Creative Destruction in Banking
TECHNOLOGY AND THE INTERNET are radically changing many industries, and the financial market is no exception. According to CB Insights, more than $12 billion was invested in financial technology startup companies (hereafter, FinTech) in 2014, up from $4 billion in 2013. These non-banking firms threaten to reshape the status quo in the world’s financial markets by changing the way customers and businesses consume financial services, including banking (Moven, Simple); loans and credit to individuals and small businesses (Lending Club, Kabbage); financing for small businesses (BlueVine, Fundbox); wealth management (Betterment, Robinhood); and, of course, payments (PayPal, Venmo). Austrian economist Joseph Schumpeter dubbed the process in which new, innovative products replace outdated ones “creative destruction.” According to Schumpeter, creative destruction results in richer and more productive societies that enjoy higher living standards. These rewards, however, come at a cost: some firms and individuals, typically those that depend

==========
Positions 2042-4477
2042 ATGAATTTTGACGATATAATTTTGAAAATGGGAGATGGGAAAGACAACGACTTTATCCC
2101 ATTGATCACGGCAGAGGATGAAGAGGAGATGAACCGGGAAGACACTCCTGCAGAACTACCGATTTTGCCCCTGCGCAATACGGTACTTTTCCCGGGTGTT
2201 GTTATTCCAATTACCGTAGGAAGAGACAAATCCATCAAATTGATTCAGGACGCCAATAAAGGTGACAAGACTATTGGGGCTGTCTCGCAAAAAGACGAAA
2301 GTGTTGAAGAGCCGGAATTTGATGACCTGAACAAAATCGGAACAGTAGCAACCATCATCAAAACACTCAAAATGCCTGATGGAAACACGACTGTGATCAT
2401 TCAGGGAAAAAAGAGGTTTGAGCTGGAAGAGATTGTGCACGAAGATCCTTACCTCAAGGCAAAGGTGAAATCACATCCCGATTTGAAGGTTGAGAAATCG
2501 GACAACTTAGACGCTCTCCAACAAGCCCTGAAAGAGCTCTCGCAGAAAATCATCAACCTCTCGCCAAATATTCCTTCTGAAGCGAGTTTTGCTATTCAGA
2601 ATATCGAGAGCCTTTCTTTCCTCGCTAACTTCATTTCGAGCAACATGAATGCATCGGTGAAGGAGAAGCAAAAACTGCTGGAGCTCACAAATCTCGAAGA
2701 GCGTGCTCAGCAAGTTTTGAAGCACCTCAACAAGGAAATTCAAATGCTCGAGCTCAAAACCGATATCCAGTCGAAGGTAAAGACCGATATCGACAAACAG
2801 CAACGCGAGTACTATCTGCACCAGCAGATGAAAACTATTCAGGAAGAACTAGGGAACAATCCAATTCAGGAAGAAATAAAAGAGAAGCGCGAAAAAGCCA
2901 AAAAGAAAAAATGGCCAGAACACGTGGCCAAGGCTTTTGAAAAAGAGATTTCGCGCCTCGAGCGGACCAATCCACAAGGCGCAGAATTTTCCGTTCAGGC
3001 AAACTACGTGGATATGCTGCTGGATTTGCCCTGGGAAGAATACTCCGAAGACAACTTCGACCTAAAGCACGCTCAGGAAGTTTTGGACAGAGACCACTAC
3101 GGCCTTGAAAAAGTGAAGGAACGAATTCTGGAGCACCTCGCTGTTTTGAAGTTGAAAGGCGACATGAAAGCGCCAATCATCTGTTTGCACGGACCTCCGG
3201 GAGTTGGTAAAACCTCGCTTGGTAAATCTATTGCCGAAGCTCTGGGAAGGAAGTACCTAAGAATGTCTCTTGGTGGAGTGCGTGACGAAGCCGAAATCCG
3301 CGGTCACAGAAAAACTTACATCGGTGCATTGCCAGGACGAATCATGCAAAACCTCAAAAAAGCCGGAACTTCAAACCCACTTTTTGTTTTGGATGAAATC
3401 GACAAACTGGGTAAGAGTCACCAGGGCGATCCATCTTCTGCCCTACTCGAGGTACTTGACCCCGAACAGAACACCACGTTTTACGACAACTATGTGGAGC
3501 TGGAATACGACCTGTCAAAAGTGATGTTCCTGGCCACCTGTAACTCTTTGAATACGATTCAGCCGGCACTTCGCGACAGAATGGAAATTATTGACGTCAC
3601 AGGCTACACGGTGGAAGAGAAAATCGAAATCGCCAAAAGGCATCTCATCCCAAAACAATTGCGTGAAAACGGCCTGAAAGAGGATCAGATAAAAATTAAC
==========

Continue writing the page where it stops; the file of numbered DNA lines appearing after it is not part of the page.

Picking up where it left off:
on old or outdated products, might be worse off once new products replace the old way of doing things. With FinTech, the ones at risk are conventional banks.
Markovich, Sarit. "Creative Destruction in Banking." Banking Perspective, First Quarter.